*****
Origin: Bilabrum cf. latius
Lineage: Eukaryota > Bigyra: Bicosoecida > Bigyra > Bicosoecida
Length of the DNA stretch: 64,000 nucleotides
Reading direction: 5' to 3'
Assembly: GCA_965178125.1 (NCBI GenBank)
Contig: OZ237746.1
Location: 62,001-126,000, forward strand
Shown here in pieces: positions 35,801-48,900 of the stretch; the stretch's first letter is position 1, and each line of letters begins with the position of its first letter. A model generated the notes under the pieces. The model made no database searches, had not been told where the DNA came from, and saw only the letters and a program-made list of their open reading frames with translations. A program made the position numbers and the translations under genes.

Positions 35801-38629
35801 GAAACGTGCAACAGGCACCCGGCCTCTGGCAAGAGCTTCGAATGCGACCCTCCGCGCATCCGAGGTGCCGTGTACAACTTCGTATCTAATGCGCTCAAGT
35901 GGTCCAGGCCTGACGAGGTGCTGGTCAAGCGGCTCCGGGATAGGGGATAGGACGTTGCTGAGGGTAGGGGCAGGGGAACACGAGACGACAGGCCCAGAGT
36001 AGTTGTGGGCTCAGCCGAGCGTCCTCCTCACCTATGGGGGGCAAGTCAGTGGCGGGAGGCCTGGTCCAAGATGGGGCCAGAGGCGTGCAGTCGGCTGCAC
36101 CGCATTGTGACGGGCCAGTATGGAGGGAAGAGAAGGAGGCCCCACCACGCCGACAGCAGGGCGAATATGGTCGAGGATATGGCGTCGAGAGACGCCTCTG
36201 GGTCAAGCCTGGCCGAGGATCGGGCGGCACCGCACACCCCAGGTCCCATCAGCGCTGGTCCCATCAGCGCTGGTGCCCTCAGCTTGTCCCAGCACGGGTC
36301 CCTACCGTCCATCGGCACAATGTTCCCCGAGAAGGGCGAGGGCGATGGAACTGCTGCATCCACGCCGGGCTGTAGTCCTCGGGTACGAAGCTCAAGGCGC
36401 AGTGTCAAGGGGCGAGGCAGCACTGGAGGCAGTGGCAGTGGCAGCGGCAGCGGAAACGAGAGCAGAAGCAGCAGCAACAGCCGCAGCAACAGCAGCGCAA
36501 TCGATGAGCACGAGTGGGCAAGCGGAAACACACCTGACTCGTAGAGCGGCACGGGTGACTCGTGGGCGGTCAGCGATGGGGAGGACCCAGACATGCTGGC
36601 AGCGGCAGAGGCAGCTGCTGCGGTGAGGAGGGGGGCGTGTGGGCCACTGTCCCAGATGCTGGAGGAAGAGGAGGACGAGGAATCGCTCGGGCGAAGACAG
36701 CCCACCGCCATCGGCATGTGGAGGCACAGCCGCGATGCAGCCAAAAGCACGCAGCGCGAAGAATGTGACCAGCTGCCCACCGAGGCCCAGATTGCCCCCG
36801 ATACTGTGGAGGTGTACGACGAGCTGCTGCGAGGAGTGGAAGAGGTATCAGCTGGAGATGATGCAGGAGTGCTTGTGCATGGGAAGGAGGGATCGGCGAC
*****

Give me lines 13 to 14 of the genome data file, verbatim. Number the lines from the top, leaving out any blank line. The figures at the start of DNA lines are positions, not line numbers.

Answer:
36101 CGCATTGTGACGGGCCAGTATGGAGGGAAGAGAAGGAGGCCCCACCACGCCGACAGCAGGGCGAATATGGTCGAGGATATGGCGTCGAGAGACGCCTCTG
36201 GGTCAAGCCTGGCCGAGGATCGGGCGGCACCGCACACCCCAGGTCCCATCAGCGCTGGTCCCATCAGCGCTGGTGCCCTCAGCTTGTCCCAGCACGGGTC